The Dow Jones
The Dow Jones Industrial Average (DJIA), Dow Jones, or simply the Dow (/ˈdaʊ/), is a stock market index of 30 prominent companies listed on stock exchanges in the United States.
Although the DJIA is one of the oldest and most commonly followed equity indices, many professionals consider it to be an inadequate representation of the overall U.S. stock market compared to a broader market index such as the S&P 500. The DJIA includes only 30 large companies. It is price-weighted, unlike stock indices which use market capitalization. Furthermore, the DJIA does not use a weighted arithmetic mean.
The value of the index can also be calculated as the sum of the stock prices of the companies included in the index, divided by a factor which is currently (as of November 2021) approximately 0.152. The factor is changed whenever a constituent company undergoes a stock split so that the value of the index is unaffected by the stock split.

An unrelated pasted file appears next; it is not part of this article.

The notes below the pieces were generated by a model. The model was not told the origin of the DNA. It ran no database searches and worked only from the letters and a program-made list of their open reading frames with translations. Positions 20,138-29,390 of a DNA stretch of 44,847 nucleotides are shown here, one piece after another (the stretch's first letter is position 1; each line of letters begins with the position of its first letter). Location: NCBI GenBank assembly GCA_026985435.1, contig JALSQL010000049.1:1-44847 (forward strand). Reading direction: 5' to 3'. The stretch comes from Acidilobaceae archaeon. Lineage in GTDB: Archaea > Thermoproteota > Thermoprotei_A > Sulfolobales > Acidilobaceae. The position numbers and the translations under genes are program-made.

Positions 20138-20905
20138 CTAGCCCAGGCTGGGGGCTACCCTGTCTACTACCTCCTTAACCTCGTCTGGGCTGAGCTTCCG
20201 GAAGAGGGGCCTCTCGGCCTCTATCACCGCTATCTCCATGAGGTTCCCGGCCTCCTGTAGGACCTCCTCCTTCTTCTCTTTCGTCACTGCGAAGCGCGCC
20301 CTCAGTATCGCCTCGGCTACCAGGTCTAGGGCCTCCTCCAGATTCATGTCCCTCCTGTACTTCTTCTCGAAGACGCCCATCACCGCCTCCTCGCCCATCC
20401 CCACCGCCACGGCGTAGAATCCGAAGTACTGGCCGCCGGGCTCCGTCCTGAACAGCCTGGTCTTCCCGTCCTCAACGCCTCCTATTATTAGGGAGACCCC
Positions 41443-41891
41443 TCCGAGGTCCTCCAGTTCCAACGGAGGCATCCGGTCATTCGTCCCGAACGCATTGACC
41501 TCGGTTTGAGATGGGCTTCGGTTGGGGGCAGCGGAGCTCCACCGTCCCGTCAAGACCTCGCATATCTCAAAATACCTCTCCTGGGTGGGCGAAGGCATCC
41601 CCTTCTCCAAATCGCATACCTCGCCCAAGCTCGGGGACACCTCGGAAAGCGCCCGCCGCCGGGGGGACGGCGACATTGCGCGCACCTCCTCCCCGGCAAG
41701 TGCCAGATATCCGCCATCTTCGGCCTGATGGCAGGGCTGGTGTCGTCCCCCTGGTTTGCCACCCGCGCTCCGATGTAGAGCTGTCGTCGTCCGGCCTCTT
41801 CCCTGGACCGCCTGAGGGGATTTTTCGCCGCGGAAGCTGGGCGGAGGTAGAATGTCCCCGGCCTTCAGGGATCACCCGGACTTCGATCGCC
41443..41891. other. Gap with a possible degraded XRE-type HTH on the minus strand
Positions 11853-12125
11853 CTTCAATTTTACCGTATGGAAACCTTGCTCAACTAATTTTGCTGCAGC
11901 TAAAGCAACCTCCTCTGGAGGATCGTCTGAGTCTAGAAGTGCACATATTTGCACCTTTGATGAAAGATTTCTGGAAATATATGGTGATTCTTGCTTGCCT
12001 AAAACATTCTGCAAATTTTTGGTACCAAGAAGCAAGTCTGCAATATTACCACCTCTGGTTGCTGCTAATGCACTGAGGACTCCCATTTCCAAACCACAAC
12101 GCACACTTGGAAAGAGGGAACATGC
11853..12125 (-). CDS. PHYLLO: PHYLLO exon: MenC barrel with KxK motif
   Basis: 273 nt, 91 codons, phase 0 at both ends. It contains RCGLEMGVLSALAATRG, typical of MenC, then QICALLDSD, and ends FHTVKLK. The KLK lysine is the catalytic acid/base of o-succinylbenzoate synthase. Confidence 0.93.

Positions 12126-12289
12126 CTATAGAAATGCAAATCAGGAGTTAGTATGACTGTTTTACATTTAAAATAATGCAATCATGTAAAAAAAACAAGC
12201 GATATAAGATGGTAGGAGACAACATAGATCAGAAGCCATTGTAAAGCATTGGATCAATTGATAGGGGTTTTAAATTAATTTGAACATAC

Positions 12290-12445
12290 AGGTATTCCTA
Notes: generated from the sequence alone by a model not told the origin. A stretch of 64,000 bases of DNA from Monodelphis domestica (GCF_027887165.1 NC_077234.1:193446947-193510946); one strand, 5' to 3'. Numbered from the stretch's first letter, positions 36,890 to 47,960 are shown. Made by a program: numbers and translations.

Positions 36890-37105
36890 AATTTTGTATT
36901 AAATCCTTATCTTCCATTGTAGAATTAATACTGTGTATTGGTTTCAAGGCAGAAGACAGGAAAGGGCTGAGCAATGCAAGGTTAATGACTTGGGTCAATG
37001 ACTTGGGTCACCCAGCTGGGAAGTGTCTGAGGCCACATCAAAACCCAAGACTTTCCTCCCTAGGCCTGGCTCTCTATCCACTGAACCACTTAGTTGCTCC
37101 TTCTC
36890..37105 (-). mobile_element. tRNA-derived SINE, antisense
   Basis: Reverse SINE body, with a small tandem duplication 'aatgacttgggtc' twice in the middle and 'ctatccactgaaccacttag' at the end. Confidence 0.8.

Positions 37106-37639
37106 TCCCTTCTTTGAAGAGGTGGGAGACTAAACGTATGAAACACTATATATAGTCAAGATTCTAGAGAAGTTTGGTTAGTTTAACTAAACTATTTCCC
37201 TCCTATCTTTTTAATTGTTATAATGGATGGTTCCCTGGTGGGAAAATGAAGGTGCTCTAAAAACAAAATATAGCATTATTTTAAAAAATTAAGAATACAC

First calculated on May 26, 1896, the index is the second-oldest among U.S. market indices, after the Dow Jones Transportation Average. It was created by Charles Dow, the editor of The Wall Street Journal and the co-founder of Dow Jones & Company, and named after him and his business associate, statistician Edward Jones. The word industrial in the name of the index initially emphasized the heavy industry sector, but over time stocks from many other types of companies have been added to the DJIA.
The index is maintained by S&P Dow Jones Indices, an entity majority-owned by S&P Global. Its components are selected by a committee. The ten components with the largest dividend yields are commonly referred to as the Dogs of the Dow. As with all stock prices, the prices of the constituent stocks and consequently the value of the index itself are affected by the performance of the respective companies as well as macroeconomic